In response to recent criticism of the usefulness of the construct of usability, we investigated the relationships between measures of perceived usability and the components of a modified version of the Technology Acceptance Model (mTAM) – Perceived Usefulness (PU) and Perceived Ease-of-Use (PEU). In three surveys, respondents used SUS, UMUX-LITE and mTAM to rate their actual (as opposed to expected) experience with three software products. As expected, the correlations between PEU and other measures of perceived usability tended to be significantly stronger than those with PU. Additional findings support the use of the UMUX-LITE as a compact measure of perceived usability that has a strong relationship to the mTAM and strong correspondence with concurrently collected SUS scores. The main theoretical result of this research were regression results providing evidence that the PEU component of the mTAM appears to be another measure of the construct of perceived usability, connecting the TAM to the construct of perceived usability through the mTAM and providing evidence against the claim that the construct of usability is a theoretical dead end.
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Background Currently, most usability benchmarking tools used within the eHealth domain are based on re-classifications of old usability frameworks or generic usability surveys. This makes them outdated and not well suited for the eHealth domain. Recently, a new ontology of usability factors was developed for the eHealth domain. It consists of eight categories: Basic System Performance (BSP), Task-Technology Fit (TTF), Accessibility (ACC), Interface Design (ID), Navigation & Structure (NS), Information & Terminology (IT), Guidance & Support (GS) and Satisfaction (SAT). Objective The goal of this study is to develop a new usability benchmarking tool for eHealth, the eHealth UsaBility Benchmarking Instrument (HUBBI), that is based on a new ontology of usability factors for eHealth. Methods First, a large item pool was generated containing 66 items. Then, an online usability test was conducted, using the case study of a Dutch website for general health advice. Participants had to perform three tasks on the website, after which they completed the HUBBI. Using Partial Least Squares Structural Equation Modelling (PLS-SEM), we identified the items that assess each factor best and that, together, make up the HUBBI. Results A total of 148 persons participated. Our selection of items resulted in a shortened version of the HUBBI, containing 18 items. The category Accessibility is not included in the final version, due to the wide range of eHealth services and their heterogeneous populations. This creates a constantly different role of Accessibility, which is a problem for a uniform benchmarking tool., Conclusions The HUBBI is a new and comprehensive usability benchmarking tool for the eHealth domain. It assesses usability on seven domains (BSP, TTF, ID, NS, IT, GS, SAT) in which a score per domain is generated. This can help eHealth developers to quickly determine which areas of the eHealth system’s usability need to be optimized.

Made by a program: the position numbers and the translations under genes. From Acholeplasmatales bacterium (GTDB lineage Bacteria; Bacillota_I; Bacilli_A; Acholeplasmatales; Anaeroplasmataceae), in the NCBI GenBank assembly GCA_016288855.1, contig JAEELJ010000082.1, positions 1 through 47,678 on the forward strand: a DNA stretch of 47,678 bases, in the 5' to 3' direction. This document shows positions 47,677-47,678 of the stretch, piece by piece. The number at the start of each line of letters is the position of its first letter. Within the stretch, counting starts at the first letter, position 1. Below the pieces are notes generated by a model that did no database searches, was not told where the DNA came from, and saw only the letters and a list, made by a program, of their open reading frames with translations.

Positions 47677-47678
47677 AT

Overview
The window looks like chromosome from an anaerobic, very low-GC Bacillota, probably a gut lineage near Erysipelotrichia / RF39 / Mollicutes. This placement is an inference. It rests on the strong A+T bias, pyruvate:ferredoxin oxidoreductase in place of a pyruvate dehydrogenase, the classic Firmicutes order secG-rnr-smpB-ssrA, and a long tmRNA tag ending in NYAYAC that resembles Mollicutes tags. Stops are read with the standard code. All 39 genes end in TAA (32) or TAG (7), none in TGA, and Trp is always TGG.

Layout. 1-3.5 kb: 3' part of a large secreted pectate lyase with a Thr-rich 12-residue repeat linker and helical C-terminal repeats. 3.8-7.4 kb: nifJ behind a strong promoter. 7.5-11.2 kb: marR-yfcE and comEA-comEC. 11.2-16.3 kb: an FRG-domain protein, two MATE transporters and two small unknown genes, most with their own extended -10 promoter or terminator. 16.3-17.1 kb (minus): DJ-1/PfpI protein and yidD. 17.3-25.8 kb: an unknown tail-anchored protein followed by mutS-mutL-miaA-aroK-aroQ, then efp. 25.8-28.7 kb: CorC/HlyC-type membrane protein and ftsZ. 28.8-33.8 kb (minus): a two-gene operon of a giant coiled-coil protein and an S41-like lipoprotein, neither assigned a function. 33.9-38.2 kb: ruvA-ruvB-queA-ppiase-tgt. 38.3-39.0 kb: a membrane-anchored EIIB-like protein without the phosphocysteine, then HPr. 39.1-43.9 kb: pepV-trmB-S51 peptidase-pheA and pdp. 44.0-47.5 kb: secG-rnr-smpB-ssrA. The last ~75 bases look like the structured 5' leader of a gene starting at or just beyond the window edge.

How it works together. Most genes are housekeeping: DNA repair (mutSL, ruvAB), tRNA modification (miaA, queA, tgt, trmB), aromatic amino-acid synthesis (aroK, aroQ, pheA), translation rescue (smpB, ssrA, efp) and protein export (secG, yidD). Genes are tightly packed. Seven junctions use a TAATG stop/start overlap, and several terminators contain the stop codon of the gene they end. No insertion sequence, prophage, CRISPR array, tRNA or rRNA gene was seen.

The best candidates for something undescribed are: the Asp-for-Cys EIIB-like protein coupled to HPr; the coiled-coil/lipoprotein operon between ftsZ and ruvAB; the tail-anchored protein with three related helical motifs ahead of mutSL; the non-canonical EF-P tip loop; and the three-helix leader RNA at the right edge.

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Objectives Current health technology assessment (HTA) methods guidelines for medical devices may benefit from contributions by biomedical and clinical engineers. Our study aims to: (i) review and identify gaps in the current HTA guidelines on medical devices, (ii) propose recommendations to optimize the impact of HTA for medical devices, and (iii) reach a consensus among biomedical engineers on these recommendations. Methods A gray literature search of HTA agency Web sites for assessment methods guidelines on devices was conducted. The International Federation of Medical and Biological Engineers (IFMBE) then convened a structured focus group, with experts from different fields, to identify potential gaps in the current HTA guidelines, and to develop recommendations to fill these perceived gaps. The thirty recommendations generated from the focus group were circulated in a Delphi survey to eighty-five biomedical and clinical engineers. Results Thirty-two panelists, from seventeen countries, participated in the Delphi survey. The responses showed a strong agreement on twenty-seven of thirty recommendations. Some uncertainties remain about the methods to accurately assess the effectiveness and safety, and interoperability of a medical device with other devices or within the clinical setting. Conclusions As medical devices differ from drug therapies, current HTA methods may not accurately reflect the conclusions of their assessment. Recommendations informed by the focus group discussions and Delphi survey responses aimed to address the perceived gaps, and to provide a more integrated approach in medical device assessments in combining engineering with other perspectives, such as clinical, economic, patient, human factors, ethical, and environmental.